The word antibiotic comes from the Greek anti, meaning “against,” and bios, meaning “life.” An antibiotic is an organism-produced chemical that is hostile to the growth of other organisms. Today’s news and media often address concerns about an antibiotic crisis. Are antibiotics that were used to treat bacterial infections easily treatable in the past becoming obsolete? Are there new “superbugs”—bacteria that have evolved to become more resistant to our arsenal of antibiotics? Is this the beginning of the end of antibiotics? All of these questions challenge the healthcare community.
One of the main reasons for resistant bacteria is the overuse and incorrect use of antibiotics, such as not completing a full course of prescribed antibiotics. The incorrect use of an antibiotic results in the natural selection of resistant forms of bacteria. The antibiotic kills most of the infecting bacteria, and therefore only the resistant forms remain. These resistant forms reproduce, resulting in an increase in the proportion of resistant forms over non-resistant ones.
Another problem is the excessive use of antibiotics in livestock. The routine use of antibiotics in animal feed promotes bacterial resistance as well. In the United States, 70 percent of the antibiotics produced are fed to animals. The antibiotics are not used to prevent disease, but to enhance production of their products.
Watch a recent news (http://openstaxcollege.org/l/antibiotics2) report on the problem of routine antibiotic administration to livestock and antibiotic-resistant bacteria.
Staphylococcusaureus, often called “staph,” is a common bacterium that can live in and on the human body, which usually is easily treatable with antibiotics. A very dangerous strain, however, has made the news over the past few years (Figure 13.7). This strain, methicillin-resistant Staphylococcus aureus (MRSA), is resistant to many commonly used antibiotics, including methicillin, amoxicillin, penicillin, and oxacillin. While MRSA infections have been common among people in healthcare facilities, it is appearing more commonly in healthy people who live or work in dense groups (like military personnel and prisoners). The Journal of the American Medical Association reported that, among MRSA-afflicted persons in healthcare facilities, the average age is 68 years, while people with “community-associated MRSA” (CA-MRSA) have an average age of 23 years. 1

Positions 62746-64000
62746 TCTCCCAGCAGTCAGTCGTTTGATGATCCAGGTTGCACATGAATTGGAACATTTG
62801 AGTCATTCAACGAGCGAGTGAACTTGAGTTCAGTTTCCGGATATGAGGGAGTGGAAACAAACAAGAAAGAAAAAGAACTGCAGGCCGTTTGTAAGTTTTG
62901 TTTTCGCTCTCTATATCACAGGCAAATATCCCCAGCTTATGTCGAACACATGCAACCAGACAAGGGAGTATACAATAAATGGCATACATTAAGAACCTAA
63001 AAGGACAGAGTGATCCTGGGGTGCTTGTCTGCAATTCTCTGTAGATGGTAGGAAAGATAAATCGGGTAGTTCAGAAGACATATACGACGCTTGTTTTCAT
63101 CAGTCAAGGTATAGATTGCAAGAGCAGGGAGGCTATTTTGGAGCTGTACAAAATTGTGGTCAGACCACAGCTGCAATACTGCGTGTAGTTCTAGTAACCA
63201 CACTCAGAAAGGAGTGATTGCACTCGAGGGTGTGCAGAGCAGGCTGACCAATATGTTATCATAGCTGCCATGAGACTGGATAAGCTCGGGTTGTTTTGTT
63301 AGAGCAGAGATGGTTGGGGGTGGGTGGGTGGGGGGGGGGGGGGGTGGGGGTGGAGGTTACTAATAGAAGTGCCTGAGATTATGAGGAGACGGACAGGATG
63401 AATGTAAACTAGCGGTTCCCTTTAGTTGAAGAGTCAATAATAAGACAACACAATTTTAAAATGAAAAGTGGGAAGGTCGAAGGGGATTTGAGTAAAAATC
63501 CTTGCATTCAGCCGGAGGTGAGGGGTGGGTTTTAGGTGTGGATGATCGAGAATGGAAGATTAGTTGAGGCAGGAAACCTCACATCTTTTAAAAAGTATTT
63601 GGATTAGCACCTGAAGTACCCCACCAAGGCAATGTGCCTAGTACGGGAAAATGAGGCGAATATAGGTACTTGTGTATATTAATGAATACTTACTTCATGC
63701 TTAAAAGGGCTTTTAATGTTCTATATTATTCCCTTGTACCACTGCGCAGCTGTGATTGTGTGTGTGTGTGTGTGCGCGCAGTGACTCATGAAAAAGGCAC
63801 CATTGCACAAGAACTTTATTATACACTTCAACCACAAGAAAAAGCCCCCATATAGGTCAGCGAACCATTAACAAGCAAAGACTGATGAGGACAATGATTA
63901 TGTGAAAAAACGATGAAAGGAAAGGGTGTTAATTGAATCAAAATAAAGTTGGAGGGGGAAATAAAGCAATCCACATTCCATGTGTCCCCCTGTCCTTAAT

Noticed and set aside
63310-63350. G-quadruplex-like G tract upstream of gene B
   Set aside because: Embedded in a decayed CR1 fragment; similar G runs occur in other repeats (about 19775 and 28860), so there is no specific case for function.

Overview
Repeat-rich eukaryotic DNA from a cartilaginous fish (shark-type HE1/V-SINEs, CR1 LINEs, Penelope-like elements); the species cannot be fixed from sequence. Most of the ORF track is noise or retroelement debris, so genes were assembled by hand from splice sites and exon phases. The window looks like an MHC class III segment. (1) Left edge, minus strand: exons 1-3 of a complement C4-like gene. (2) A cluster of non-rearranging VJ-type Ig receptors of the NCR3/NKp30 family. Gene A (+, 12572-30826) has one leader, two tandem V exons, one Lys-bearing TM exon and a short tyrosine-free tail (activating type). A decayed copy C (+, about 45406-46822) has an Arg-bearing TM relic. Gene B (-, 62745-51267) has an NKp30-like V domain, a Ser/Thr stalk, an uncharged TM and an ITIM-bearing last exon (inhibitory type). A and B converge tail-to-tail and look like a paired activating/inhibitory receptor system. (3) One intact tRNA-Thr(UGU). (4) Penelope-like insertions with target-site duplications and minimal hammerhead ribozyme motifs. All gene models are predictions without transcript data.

In summary, society is facing an antibiotic crisis. Some scientists believe that after years of being protected from bacterial infections by antibiotics, we may be returning to a time in which a simple bacterial infection could again devastate the human population. Researchers are working on developing new antibiotics, but few are in the drug development pipeline, and it takes many years to generate an effective and approved drug.
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